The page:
Earlier this year, I was a judge for the Royal Television Society’s regional journalism awards. There was a surprising common factor among the entries in the Best Presenter category: pretty much all of them featured an interview with David Cameron. He perched himself on a sofa in Salford for the news in the north, appeared live from an outside broadcast in the West Country and displayed expert knowledge of improvements to the A14 on the BBC’s Look East.
This was not a phenomenon of the imminent general election. BBC local radio websites show activity throughout the parliament. In November 2012, Radio Lincolnshire was advertising a double bill: “David Cameron and Matt Baker from The One Show will be on Melvyn in the Morning.” In July 2013, he was on Radio Leeds. “David Cameron gives you SEVEN reasons why you shouldn’t be too glum about things,” proclaimed the station’s Facebook page, before he headed off to Radio Merseyside, Radio Manchester and more. Other parties do the same – Nick Clegg, for example, has developed a useful profile on LBC – and these stations are as much bound by the need to be politically balanced as their bigger network colleagues. But I’m told that Downing Street and the Conservative campaign remain particularly well organised in regional and local broadcasting strategy; and I’m sure that no other serving prime minister has popped up on those stations quite so often. Margaret Thatcher certainly didn’t when I was working in local radio.
Partly this reflects the two campaigns in this election. There’s the national one, obsessively watched by inhabitants of the Westminster bubble, and there’s the ground war, in which a party leader’s chat on local radio can be a useful supplement to the constituency effort. Regional TV has the additional advantage of getting the biggest news audiences of the day and of reaching voters who would never watch Channel 4 News or Question Time. Hence politicians’ eagerness in this campaign to subject themselves to panels of voters on Look North and equivalents elsewhere on the BBC and ITV.
It is not right to imagine that these are always an easy ride. But this strategy is lower-risk than appearances in the 8.10am slot on the Today programme and infinitely less of a gamble than Ed Miliband’s agreement to take part in the “challengers’ debate” on BBC1 on 16 April. Most of the local appearances stay below the radar – unless, like Miliband, you’re unfortunate enough not to recognise the name of Labour’s leader for Swindon when appearing on Radio Wiltshire. Because of the potential for free hits in the more relaxed parts of its output, the BBC monitors closely where party leaders are giving interviews. Its 2015 guidelines confirm that all bids for political leader interviews and offers from the parties must be referred to the chief political adviser.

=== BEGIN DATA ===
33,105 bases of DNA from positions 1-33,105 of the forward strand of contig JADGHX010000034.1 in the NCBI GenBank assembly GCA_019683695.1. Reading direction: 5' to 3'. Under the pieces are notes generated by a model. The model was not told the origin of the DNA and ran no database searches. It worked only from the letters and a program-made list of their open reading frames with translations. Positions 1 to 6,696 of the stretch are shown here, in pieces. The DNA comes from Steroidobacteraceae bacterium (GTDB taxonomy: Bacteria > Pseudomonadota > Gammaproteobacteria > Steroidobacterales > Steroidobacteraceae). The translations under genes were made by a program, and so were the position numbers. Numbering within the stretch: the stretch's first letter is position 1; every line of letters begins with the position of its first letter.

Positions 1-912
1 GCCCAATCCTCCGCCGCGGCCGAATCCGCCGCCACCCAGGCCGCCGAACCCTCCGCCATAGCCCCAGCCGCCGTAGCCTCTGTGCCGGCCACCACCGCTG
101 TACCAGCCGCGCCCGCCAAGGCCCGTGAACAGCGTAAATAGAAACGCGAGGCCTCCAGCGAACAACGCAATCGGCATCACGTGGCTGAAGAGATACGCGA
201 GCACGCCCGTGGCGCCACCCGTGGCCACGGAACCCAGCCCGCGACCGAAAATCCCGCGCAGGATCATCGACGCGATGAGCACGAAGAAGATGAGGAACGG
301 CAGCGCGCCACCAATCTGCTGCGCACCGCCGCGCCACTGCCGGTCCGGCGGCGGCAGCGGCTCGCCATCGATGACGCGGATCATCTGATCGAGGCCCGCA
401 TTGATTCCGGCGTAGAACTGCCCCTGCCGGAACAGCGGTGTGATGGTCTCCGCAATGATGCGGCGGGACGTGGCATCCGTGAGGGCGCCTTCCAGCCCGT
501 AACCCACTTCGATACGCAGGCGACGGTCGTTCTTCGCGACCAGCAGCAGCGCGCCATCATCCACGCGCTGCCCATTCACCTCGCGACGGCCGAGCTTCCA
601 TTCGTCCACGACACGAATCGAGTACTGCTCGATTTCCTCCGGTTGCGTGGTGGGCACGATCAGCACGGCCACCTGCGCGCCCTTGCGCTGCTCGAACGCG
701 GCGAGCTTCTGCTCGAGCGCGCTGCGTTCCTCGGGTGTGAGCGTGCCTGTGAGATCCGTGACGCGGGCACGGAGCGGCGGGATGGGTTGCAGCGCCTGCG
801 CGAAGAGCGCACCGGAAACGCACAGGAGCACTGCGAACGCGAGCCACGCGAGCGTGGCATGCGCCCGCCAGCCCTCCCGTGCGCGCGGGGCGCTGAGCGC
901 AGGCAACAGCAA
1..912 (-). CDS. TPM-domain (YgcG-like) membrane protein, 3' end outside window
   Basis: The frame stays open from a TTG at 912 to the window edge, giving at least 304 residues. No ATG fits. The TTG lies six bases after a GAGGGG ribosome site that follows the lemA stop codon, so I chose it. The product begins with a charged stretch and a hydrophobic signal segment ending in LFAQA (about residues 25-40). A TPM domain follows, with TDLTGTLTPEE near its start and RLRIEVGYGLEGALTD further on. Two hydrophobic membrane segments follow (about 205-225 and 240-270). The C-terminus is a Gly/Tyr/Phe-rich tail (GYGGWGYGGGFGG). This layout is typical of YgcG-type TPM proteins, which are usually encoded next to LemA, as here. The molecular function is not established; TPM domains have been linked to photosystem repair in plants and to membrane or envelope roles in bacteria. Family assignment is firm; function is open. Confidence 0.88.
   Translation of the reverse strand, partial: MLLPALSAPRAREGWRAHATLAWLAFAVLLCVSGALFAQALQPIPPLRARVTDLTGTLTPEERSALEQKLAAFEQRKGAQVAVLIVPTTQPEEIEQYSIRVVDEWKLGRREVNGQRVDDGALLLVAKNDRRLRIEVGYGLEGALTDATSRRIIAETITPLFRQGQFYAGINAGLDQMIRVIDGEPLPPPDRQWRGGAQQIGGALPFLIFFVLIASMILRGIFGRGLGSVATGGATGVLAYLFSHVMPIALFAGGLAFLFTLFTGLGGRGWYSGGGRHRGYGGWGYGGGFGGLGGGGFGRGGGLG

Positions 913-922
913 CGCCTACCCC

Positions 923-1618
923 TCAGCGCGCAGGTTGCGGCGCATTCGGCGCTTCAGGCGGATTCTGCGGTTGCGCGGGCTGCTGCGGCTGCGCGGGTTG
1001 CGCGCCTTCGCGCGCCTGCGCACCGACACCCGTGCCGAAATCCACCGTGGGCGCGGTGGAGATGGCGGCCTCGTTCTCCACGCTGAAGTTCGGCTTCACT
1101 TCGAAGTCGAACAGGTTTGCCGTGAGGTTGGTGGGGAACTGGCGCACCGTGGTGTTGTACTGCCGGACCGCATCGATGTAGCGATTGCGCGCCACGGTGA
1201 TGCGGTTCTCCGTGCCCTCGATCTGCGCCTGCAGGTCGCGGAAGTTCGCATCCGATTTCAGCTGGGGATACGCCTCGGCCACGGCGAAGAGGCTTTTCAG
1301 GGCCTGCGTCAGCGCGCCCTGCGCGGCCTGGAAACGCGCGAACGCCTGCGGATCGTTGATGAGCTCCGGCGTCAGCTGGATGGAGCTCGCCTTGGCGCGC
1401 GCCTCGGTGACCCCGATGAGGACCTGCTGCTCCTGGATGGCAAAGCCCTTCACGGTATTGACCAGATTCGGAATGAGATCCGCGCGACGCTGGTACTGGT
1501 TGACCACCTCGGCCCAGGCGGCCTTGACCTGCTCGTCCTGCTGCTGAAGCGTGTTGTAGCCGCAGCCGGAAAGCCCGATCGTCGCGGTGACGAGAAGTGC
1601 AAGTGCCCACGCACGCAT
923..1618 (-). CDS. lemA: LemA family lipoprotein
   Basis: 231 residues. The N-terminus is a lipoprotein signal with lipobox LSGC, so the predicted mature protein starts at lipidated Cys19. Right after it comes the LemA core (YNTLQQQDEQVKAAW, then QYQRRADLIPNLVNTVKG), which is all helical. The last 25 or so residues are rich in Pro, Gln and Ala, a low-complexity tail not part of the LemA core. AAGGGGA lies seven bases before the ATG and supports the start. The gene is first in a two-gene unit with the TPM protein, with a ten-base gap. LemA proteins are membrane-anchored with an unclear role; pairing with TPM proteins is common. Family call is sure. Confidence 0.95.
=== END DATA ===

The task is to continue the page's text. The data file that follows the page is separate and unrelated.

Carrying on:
An additional feature of this campaign has been the way that the softer interview has spread into the more mainstream news programming. The highest-profile was James Landale’s series of films for BBC News that took Nigel Farage on a ferry trip to Europe, Ed Miliband into one of his kitchens, Nick Clegg to see his mum and David Cameron to his son’s football match. The series was justified by the scoop about Cameron not running for a third term and it was generally a good watch: there’s no harm in some light and shade within bulletins. A similar approach is being pursued by ITV’s Tonight programme, with half-hour profiles of the leaders at peak time. “He is a father, a family man, a husband with many things on his mind,” it told us about Cameron. Tom Bradby and a film crew found him up and working in Downing Street at 5.45am, a fortunate antidote to the “chillaxing” image.
The balance is just about defensible: the local strategy and the soft-focus domestic portraits are balanced by debates and set-piece interview programmes. It was, however, striking that so many people thought it was a rare event to see Cameron and Miliband subjected to a high-profile grilling on TV; and the debates are a flimsier affair than in 2010, as confirmed by the absence of Cameron and Clegg from the challengers’ debate. If we’re not to risk further personalisation and Americanisation of our politics, there needs to be vigilance in ensuring that the more challenging formats remain.
It is also incumbent on the serious interviewers to use their time wisely when they have a politician in their studio. I’m finding the process questions less rewarding than the policy ones. Political anoraks are transfixed by the permutations of a hung parliament and that leads to the grilling of Tories about deals with Ukip, or of Labour about partnerships with the SNP. I can now chant their answers about “only thinking about a majority government” in perfect harmony and I hear the echoes of many pointless interviews with the Lib Dems over the years about which way they might jump in a hung parliament. None of those interviews ever gave a glimpse of the Tory-Lib Dem government that we actually got in 2010.
This time round, by all means explore – in the more specialist programmes – the red lines that politicians say they might have. But connecting election politics to the voters will be achieved by talking about the issues they care about and not by exploring the multiple scenarios that may face us after polling day. We’ve had quite enough kitchens for now, too.
Roger Mosey is Master of Selwyn College, Cambridge, and a former BBC executive